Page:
Lindsay Heller's Reviews > The Disreputable History of Frankie Landau-Banks

The Disreputable History of Frankie Landau-Banks by E. Lockhart
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Sep 28, 12

bookshelves: 2012, ya, academia, secret-societies
Read from February 11 to 13, 2012

Before beginning this book I had high expectations. I'd heard a lot of good things about it. And I was please to discover that I wasn't disappointed. I've read one other book by E. Lockhart, 'The Boyfriend List', and while I enjoyed it fully I didn't feel the need to run out and read the rest of the Ruby Oliver books right away. So I let 'Frankie Landau-Banks' (am I the only one that thinks Banks-Landau rolls of the tongue easier?) sit on my shelf for longer that usual. But when I finally picked it up I found myself flying through it, wondering what Frankie would do next.

Let's start with the fact that I've read a lot of YA fiction. Why this is I couldn't rightfully tell you since I'm obviously not a young adult anymore. But I feel like YA fiction has just as much capacity, perhaps more, to entertain. But 'The Disreputable History of Frankie Landau-Banks' does a little more than just that. Now, don't get me wrong, this book is entertaining. It's even decently written, which is more than I can say for many other YA books. But it also has the important message that girls can be, and should be, considered just as smart, witty, and deceiving as boys. That a girl is not just an extension of her boyfriend and if he views her that way it's time to say goodbye.

In short, this is the story of Frankie Landau-Banks (obviously). She's a sophomore at the exclusive boarding school Alabaster Prep and over the summer she's turned from a beanpole dork into a curvaceous beauty readily turning the heads of the most popular Senior boys. Enter Matthew Livingston, Frankie's longtime crush, who connects himself readily to our heroine almost immediately. But it's soon clear that Matthew has secrets he's not willing to let Frankie in on. He's a member, and I don't really think this is a spoiler, of the Loyal Order of the Basset Hounds, a good old boys club (read, secret society) that Frankie's father once belonged to which specializes in lifelong connections and juvenile pranks. And because Frankie's much more clever than anyone has ever given her credit for she soon knows more than she was ever supposed to. But the one thing she knows above all is that she wants in. Soon Frankie's far more involved than anyone realizes which sets off a chain reaction of events that will change everyone's perceptions of the girl in question, both at school and at home.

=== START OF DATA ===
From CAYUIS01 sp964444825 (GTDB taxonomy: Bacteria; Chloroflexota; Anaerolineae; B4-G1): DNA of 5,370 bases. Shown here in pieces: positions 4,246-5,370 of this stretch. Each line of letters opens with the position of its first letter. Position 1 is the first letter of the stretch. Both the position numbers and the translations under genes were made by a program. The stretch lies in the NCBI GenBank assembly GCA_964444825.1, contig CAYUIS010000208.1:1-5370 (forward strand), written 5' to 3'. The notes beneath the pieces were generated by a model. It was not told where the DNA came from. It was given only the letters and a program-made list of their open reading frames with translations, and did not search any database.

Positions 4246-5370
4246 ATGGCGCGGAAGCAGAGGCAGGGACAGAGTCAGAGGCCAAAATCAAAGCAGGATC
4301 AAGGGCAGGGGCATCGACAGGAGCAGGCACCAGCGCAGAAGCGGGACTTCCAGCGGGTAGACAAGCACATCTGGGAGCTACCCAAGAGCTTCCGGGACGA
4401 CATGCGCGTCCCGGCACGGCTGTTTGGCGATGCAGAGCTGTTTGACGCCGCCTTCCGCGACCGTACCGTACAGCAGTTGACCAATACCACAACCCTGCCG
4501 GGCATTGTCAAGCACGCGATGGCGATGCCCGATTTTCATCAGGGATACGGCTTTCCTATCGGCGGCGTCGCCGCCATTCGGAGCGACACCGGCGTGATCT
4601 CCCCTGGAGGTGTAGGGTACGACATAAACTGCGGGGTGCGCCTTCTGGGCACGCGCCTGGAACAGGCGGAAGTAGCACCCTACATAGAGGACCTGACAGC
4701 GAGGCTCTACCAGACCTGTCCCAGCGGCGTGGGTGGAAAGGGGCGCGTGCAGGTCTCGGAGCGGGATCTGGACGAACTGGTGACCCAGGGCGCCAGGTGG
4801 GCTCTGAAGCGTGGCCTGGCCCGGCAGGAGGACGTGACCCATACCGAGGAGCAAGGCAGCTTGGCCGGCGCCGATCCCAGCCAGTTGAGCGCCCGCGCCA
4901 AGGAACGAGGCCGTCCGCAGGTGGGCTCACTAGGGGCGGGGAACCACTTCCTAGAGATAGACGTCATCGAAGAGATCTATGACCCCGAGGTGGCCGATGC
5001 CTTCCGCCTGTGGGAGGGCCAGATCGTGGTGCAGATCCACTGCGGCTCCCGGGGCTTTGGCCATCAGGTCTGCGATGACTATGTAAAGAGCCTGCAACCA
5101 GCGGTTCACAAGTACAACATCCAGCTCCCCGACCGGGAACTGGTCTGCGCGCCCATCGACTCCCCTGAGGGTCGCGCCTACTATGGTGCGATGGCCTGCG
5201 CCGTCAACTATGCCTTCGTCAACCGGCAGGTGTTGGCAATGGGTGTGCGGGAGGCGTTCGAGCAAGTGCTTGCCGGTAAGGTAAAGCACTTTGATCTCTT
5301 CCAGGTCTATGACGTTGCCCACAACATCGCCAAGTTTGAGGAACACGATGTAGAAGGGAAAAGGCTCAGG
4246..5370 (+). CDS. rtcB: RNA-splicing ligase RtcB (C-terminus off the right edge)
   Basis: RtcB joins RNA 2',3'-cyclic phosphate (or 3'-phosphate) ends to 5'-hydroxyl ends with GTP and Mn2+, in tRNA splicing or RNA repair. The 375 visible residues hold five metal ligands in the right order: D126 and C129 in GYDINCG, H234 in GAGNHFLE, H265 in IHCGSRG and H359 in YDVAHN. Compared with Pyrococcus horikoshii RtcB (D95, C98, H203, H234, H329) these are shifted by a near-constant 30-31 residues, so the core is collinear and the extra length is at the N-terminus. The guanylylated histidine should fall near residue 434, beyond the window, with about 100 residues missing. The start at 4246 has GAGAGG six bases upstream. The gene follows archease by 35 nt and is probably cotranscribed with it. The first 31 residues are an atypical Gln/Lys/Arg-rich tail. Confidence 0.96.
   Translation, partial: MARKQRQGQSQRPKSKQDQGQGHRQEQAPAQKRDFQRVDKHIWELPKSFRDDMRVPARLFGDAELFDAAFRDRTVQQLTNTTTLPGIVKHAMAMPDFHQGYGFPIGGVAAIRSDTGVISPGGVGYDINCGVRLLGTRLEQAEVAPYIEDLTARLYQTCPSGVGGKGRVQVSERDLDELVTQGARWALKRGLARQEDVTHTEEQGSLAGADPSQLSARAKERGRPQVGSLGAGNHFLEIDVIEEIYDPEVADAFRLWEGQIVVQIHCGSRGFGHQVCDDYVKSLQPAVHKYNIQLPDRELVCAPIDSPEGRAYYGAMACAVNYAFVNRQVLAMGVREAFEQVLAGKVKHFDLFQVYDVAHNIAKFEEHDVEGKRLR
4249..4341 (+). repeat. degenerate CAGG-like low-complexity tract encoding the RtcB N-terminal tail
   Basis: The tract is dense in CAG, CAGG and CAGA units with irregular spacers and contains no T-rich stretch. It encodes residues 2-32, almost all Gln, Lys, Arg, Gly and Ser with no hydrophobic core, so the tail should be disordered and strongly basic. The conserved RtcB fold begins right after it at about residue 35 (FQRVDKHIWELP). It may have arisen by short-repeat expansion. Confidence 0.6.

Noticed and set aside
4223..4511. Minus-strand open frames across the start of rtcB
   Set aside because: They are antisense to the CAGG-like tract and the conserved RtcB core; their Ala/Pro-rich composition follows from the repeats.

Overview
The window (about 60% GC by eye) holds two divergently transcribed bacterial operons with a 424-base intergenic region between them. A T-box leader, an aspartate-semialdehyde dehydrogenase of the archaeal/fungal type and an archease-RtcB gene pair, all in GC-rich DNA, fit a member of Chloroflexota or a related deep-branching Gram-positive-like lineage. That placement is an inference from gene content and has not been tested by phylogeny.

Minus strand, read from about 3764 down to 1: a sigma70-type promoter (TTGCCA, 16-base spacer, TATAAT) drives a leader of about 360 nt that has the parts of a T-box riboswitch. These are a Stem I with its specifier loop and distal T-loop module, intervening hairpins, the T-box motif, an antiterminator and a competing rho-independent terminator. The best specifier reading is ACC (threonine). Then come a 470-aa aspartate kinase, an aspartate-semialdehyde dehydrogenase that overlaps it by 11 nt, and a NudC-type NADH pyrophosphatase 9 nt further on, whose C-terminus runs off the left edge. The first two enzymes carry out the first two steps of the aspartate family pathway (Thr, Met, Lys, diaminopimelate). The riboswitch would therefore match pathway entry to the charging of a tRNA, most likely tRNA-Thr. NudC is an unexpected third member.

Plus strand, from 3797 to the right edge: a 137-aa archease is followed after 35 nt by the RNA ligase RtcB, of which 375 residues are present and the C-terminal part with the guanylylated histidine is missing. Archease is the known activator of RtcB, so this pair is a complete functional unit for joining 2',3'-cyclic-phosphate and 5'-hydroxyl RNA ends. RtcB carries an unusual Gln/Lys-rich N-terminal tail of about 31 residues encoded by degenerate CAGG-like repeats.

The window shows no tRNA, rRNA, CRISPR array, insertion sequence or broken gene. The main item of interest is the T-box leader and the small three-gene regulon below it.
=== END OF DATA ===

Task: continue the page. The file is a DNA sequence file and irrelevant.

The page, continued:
The plot was intriguing, the characters believable and fun, and the fast-paced tone of the story never allowed it to lag. The only thing I wasn't one hundred percent on board with was the ending. It seemed, when all was said and done, that Frankie felt somewhat ashamed of what she'd done. Others viewed her as "psycho". I didn't. I thought it was awesome. So there were some side effects nobody wanted but in general I can't really even think of anyone who would condemn someone for pulling the wool over everyone's eyes quite so fully. Bravo to Frankie, next time it's unlikely anyone will underestimate you.
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